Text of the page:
Despite several differences between civil law and common law jurisdictions, today’s modern succession law is based on Roman law, which requires strict formal rules for will-making. However, a historical perspective demonstrates that there is a slow but continuous shift away from strict formalism. In fact, form’s superiority over substance is diminishing, and testamentary formalities are mellowing. Yet legislative intervention is compulsory to ensure that succession law is in harmony with the latest technological developments of the era. We argue that de lege ferenda, legal order should allow testators to execute audiovisual wills through electronic means of communication. Within this stance, the option of audiovisual wills should not be restricted to cases of emergency. Everyone should be allowed to make an audiovisual will at any time, and such wills should not be automatically terminated if the testator is still alive after a specific time following the execution of the will. However, one needs a feasible and secure system that will ensure that audiovisual wills bestow the functions of testamentary formalities. Accordingly, we propose that each state create a digital registry. Testators could upload their audiovisual wills to such a registry, and these wills could be shared directly with competent public authorities.

Hüseyin Can Aksoy
Hüseyin Can Aksoy, PhD, is Associate Professor at the Faculty of Law of Bilkent University in Ankara, Turkey.

Access_open Conflicts of Interest in International Commercial Arbitration

The Issue of Repeat Appointments of Arbitrators

Keywords International Commercial Arbitration, repeat appointments, IBA guidelines, UK Supreme Court
Authors Anastasia Christina Kalantzi
AbstractAuthor's information

    Independence, impartiality and disclosure are primordial principles governing the process of international commercial arbitration. Taking the tie from the recent judgments of the UK Supreme Court Halliburton v. Chubb, this article aims to specifically discuss the issue of the repetition of appointments of arbitrators. Although repetition of arbitrators could raise justifiable doubts of bias (and has done so in case law), the circumstances under which those doubts could affect the arbitrator’s impartiality and independence have not been clarified yet. Throughout this article, I will consider the different approaches taken concerning the issue of repeat appointments, and I will argue that although the qualitative approach is more realistic and efficient than the quantitative one, it still leaves much room for interpretation according to the specificities of the case ad hoc. I will therefore propose three criteria that could prove more practical when evaluating repeat appointments. I will then conclude by pointing out that although those solutions could prove to be useful, the critical question remains: does familiarity created with repetition actually breed partiality?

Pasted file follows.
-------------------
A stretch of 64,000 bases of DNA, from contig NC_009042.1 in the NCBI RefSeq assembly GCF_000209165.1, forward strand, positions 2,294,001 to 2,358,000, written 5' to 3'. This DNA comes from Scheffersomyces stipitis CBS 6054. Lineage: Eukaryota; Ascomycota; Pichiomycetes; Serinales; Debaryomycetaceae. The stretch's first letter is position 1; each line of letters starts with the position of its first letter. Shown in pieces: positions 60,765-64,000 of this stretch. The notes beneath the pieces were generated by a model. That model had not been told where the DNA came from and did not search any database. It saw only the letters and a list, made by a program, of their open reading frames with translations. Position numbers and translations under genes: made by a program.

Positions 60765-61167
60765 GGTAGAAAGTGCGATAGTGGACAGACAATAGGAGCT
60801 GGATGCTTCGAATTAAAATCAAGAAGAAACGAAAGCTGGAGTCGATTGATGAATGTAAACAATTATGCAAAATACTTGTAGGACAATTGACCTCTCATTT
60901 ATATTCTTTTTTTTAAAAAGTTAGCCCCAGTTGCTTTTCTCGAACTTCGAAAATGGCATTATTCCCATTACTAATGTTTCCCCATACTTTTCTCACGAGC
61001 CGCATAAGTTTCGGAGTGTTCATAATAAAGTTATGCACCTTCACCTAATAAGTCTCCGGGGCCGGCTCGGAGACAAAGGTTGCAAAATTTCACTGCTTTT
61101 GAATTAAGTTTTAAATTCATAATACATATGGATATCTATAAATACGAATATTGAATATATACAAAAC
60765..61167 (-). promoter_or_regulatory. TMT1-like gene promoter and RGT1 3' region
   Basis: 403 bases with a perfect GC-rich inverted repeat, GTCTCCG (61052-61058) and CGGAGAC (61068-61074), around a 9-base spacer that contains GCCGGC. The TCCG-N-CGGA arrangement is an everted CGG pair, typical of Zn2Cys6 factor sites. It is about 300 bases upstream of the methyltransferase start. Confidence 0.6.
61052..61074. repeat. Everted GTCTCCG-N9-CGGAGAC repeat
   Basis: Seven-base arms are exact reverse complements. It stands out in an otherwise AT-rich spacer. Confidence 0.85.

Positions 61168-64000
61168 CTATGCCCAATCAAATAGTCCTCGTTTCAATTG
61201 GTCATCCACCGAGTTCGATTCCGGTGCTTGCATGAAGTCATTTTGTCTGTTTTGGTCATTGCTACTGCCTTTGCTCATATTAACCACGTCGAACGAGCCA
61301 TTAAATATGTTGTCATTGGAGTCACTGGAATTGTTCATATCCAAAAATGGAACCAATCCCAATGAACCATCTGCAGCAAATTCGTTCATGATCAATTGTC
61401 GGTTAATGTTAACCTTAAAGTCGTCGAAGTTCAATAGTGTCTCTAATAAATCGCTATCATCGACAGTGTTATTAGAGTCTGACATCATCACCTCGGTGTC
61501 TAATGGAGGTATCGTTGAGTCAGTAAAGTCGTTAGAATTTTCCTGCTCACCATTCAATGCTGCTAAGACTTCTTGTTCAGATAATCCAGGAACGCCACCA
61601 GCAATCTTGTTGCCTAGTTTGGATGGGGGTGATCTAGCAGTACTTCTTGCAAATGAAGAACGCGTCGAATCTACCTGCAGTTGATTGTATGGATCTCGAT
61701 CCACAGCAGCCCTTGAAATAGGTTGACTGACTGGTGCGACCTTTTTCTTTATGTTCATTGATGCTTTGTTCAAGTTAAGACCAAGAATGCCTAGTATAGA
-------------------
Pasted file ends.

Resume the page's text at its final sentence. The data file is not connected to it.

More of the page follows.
Anastasia Christina Kalantzi
Anastasia Kalantzi is a PhD Candidate at the Aristotle University of Thessaloniki, LLM (LSE).

Access_open The Viability and Potential of Corruption-Based Counterclaims in Treaty-Based ISDS Cases under ICSID Tribunals

An Assessment

Keywords corruption based counterclaim, ICSID arbitration, investor-State dispute settlement, rebalancing asymmetry in investment arbitration, counterclaim
Authors Ashfaquzzaman Chowdhury
AbstractAuthor's information

    In recent years, counterclaims by host States in investor-State dispute settlement (ISDS) are getting importance in the investment arbitration practice and academic literature. Many consider counterclaims as an effective tool in rebalancing the existing asymmetry in the ISDS system. This article examines the viability of a corruption-based counterclaim (CBC) in ISDS. It first explores how the concept and practice of counterclaim have been perceived in international law and adjudication so far. Subsequently, it analyses counterclaim-related investment arbitration cases to comprehend how counterclaim has been practised and interpreted in the treaty-based ISDS. Through critical analysis, it demonstrates the differences between a CBC and other types of counterclaims. The article finds that it would be difficult for the host States to resort and substantiate CBCs under the existing web of investment treaties and treaty-based ISDS practice. It concludes by suggesting ways to overcome the barriers for CBCs by the host States.

Ashfaquzzaman Chowdhury
Ashfaquzzaman Chowdhury holds an MPhil from the South Asian University New Delhi, India. He is currently practicing as an advocate in the Supreme Court of Bangladesh.